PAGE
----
The quality of the United States’ military is highly professional in comparison to the armed forces of other nations. The soldiers currently serving in the armed forces are by far smarter and highly educated than their predecessors who served in the draft-era force. This means that they are better suited to handling the highly advanced weapons. This aspect will become even more realizable in the coming future.
Surveys carried out within the forces indicate that the military is against conscription. This aspect is not merely because they are attempting to resist change, but because the current state of military prowess is at its best. Enforcing past policies that had already been abandoned may mean altering the current improvements. This view is also concurred by Gordon Sullivan, who served as the army chief of staff and who is currently the president of the association of the United States army. He further details that the military commanders are of the preference of high quality volunteers as opposed to mixed-quality draftees.
The current recruiting goals were made under FY2001 by the entire service. During this time, over ninety percent those who joined the army had high school degrees, ninety six percent who successfully joined the marines and ninety nine percent of those joining the Air Force had diplomas. The statistics further indicate that close to two thirds of those becoming part of the first three services had high scores in the mental categories I-IIIA (out of five); while three out of four of those joining the Air force were categorized in the same level. Statistics further indicate that recruiting was much harder in the years 1998 and 1999 even though not a single crisis occurred. The department of defense registered a short of six thousand and eight thousand recruits in those years. However, during this ti9me, the problem facing the department of defense was limited quality recruits, as opposed to a shortage in the number of recruits (Golden, 2001).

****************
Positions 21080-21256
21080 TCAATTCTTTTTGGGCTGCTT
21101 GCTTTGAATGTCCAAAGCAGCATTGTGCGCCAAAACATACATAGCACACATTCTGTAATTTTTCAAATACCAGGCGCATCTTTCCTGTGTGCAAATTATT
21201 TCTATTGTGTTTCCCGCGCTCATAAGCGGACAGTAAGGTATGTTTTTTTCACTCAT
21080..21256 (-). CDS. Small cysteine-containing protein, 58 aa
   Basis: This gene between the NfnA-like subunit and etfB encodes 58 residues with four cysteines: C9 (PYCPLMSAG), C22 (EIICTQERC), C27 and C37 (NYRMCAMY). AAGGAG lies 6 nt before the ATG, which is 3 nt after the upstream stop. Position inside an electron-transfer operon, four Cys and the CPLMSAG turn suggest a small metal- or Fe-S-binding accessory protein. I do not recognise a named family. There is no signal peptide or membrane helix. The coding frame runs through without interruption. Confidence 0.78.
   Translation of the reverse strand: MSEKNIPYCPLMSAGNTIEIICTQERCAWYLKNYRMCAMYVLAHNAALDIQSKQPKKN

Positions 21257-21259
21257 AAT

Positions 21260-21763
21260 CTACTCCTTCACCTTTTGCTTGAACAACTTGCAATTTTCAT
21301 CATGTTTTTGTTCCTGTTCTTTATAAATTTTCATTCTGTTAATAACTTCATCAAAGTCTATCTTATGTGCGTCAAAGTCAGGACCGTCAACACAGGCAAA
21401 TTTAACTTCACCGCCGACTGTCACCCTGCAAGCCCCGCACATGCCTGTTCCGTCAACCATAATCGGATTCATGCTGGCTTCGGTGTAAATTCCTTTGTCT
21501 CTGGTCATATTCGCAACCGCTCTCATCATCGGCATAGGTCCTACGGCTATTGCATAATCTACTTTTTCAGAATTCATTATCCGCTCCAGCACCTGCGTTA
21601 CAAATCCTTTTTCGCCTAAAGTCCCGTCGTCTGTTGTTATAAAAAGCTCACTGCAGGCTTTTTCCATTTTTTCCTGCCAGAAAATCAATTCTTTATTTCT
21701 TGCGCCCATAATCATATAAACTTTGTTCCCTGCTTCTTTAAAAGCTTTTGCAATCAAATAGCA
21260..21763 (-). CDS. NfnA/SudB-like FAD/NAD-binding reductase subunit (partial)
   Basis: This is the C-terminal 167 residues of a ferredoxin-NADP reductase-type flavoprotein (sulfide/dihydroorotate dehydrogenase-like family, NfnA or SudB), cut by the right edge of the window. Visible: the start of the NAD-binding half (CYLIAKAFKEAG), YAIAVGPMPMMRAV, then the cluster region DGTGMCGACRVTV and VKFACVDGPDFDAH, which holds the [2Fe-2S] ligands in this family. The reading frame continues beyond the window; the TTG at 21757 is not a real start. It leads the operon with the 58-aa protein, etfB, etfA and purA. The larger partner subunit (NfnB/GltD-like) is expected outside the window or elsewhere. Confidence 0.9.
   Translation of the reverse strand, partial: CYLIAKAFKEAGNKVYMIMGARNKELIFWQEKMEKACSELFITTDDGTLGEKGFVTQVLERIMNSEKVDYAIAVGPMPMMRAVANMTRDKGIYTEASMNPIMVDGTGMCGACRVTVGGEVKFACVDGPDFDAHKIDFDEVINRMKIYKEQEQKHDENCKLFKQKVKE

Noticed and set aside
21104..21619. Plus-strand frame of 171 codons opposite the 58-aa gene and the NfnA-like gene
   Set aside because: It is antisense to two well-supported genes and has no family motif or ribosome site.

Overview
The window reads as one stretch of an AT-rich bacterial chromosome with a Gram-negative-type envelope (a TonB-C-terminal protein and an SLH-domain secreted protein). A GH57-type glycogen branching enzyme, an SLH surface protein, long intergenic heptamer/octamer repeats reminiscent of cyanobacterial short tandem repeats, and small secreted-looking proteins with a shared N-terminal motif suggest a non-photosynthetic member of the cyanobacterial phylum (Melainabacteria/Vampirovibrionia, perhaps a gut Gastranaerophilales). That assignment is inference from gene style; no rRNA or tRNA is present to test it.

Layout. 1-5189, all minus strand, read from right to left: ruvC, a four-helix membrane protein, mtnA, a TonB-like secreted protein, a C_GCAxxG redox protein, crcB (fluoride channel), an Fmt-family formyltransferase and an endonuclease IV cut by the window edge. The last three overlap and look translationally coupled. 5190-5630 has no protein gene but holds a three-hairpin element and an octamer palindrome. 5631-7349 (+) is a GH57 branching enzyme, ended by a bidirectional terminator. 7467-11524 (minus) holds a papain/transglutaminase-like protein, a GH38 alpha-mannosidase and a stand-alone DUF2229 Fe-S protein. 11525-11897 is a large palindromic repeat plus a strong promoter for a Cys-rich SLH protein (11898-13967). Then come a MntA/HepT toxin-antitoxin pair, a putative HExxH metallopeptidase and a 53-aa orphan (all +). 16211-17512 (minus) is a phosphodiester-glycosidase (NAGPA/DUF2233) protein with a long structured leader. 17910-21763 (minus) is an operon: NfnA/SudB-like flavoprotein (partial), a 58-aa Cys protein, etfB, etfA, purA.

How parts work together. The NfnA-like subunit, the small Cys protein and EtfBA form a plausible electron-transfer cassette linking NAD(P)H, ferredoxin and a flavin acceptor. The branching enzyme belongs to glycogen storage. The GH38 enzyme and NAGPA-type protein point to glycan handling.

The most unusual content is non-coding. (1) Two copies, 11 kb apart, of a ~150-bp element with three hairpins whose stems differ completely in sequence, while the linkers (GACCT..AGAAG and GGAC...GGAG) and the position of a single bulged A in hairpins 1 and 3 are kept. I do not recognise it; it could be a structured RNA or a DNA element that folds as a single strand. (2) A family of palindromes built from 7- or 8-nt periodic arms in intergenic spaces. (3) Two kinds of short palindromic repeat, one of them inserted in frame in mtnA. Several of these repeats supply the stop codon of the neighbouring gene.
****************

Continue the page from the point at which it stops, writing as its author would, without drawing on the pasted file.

The All Volunteer Force (AVF) is much better than a draft military. By refusing to take in just any candidate, the department of defense has registered an increase in the percentage of “high-quality” recruits. The number of recruits with high school degrees and other certification has drastically increased since the inception of an All Volunteer Force. The number of successful recruits scoring above average scores in the AFQT test has considerably increased by close to fifty percent since the inception of a volunteer military, which dates back to the year 1973.
The current department of defense does not accept recruits with scores in category IV and V on the aptitude test carried out by the United States military to join the armed forces neither those without a high school degree; this is albeit with a few exceptions. The conflicts brought about by this policy could simply be alleviated by lowering the levels to fit those of a conscript military.